I was informed of my termination by journalists, not by Pfizer. I was in Costa Rica, lecturing on reimportation of drugs. This was a meeting well publicized in advance and I couldn’t help but feel faintly flattered that Pfizer had waited until I was out of the country to let the ax fall. When I returned home I discovered my termination letter taped to my front door. The person who brought the letter to my house had, apparently, had the foresight to also bring a tape roll.

For Pfizer my termination appeared to be a major event, celebrated by calling every major newspaper and offering interviews about this strategic corporate decision. They even called the producers at 60 Minutes, hoping, that perhaps this would merit yet another segment. In doing so, they may have miscalculated. Instead of doing a show about my humbling termination, 60 Minutes called me and asked me to participate in a new story about the anti-aging industry.

Pfizer didn’t simply terminate my employment – in a carefully orchestrated media strategy they also made the titillating public revelation that I’d file a qui tam lawsuit against the company. The False Claims Act allows private individuals to sue in the name of the U.S. government when the government has lost money based on sales, marketing, and other practices that violate federal laws. The person who files the suit can also collect a substantial share of any fines, which sometimes run into hundreds of millions.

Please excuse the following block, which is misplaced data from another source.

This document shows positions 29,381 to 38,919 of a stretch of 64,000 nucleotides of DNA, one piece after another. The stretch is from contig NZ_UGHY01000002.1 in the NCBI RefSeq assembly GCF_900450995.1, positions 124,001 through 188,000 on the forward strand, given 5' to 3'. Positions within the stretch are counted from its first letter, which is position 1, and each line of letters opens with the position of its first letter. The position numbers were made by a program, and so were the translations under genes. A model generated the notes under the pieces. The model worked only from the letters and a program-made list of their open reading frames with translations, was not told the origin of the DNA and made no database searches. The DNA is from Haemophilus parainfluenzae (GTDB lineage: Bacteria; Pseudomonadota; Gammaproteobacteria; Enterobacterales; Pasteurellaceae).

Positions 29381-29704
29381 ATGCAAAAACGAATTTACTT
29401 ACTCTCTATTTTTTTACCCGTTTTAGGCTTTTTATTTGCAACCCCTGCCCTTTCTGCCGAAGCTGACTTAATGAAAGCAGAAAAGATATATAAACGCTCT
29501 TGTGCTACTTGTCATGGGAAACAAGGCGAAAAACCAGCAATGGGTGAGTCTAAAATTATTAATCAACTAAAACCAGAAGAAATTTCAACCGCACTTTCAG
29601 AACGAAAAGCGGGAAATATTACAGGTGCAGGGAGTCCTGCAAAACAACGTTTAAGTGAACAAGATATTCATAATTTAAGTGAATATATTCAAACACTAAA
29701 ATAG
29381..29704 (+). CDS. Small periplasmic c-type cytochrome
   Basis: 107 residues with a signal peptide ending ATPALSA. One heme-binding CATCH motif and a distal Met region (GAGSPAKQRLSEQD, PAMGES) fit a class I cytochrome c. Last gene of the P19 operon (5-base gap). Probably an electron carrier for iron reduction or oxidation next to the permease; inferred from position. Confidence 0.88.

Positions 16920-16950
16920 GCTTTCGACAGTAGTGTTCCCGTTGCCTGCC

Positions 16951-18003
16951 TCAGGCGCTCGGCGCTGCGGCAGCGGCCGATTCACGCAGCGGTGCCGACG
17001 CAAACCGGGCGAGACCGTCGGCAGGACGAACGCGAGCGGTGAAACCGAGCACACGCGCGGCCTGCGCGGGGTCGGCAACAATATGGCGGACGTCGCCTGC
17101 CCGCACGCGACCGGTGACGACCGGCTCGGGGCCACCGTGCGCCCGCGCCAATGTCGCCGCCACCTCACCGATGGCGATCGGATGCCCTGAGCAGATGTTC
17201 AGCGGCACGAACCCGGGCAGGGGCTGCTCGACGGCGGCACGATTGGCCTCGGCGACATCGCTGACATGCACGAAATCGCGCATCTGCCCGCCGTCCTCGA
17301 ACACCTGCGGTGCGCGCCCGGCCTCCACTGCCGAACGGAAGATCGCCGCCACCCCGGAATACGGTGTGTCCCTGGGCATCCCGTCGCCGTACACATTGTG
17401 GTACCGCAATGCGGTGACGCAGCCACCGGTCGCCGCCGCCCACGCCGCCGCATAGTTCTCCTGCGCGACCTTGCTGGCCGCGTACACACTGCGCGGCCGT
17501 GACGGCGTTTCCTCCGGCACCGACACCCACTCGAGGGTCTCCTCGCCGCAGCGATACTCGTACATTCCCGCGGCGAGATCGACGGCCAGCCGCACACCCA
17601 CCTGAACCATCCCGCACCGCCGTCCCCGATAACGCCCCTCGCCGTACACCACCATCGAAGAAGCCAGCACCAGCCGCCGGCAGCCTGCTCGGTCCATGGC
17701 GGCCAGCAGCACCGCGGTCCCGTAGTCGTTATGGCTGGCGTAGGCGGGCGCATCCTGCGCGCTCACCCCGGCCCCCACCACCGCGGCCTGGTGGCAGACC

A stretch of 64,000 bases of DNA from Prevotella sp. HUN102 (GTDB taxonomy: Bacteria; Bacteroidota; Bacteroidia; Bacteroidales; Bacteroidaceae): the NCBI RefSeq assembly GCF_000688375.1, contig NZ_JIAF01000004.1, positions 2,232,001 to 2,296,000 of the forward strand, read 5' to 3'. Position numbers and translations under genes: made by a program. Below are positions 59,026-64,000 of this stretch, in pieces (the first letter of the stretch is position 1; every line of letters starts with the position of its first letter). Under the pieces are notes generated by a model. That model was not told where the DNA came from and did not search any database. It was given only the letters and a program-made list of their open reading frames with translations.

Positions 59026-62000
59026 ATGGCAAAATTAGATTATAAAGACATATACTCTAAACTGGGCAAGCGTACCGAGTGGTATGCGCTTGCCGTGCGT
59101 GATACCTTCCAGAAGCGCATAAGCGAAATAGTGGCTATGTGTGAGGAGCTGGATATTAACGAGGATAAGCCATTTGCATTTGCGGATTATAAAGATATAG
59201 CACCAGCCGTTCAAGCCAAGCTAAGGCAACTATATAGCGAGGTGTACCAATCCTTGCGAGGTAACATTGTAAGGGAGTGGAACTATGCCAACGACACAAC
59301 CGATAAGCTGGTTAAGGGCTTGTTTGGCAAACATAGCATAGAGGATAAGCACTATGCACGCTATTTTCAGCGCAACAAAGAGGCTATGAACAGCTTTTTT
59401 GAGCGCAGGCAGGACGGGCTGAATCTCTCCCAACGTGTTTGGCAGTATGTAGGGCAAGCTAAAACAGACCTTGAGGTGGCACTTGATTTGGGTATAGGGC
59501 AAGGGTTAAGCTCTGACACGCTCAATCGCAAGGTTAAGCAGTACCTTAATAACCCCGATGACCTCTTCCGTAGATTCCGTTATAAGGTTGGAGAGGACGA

My lawsuit, filed back in 2003, alleged that, from about 1997 until 2003, Pharmacia illegally promoted Genotropin for off-label uses for anti-aging in adults and short-stature in children unrelated to growth hormone deficiency. I had not been allowed to talk about the suit, much less write a word in this book, since it had been filed under seal. The Justice Department in November 2005 declined to intervene in this civil action, leading the court to unseal the suit. The bad part about this development is that my lawyers will now have to do all the legal work on their own. The good news is that my minimum share of any fine has almost doubled, from 15% to 25%.

  • Pfizer, however, didn’t just reveal my qui tam action to the media; they also submitted a motion to have the case dismissed, which they released to the press.
  • I learned that, after many of my coworkers and I had helped Pfizer address the problems in the Genotropin franchise, Pfizer had turned around and tried to paint us all as crooks.
  • “Pfizer has replaced or is in the process of replacing senior sales and marketing personnel in the Genotropin product line and disciplining certain sales representatives. Indeed, due to the merger, Pfizer has placed entirely new senior management in charge of the Genotropin product line.”
  • Not a word that I had been pushing them for months to take action and that in response to this they’d threatened to fire me.
  • Pfizer’s attempt at character assassination didn’t stop there. The American Council on Science and Health on December 30, 2005, announced that they had nominated me to “Whiny Whistleblower of the year.”
  • I felt honoured to be officially nominated ‘Whiny Whistleblower of the Year’ by a front organization paid by Pfizer and Big Pharma.
  • My qui tam complaint hadn’t only resulted in a civil investigation; because of the law that makes it a criminal offense to knowingly distribute growth hormone for off-label usage, the Justice Department’s criminal division, in the summer of 2005, also started an investigation.
  • I was surprised that Pfizer terminated my employment in the middle of this criminal investigation, by terminating a federal grand jury witness in an ongoing investigation.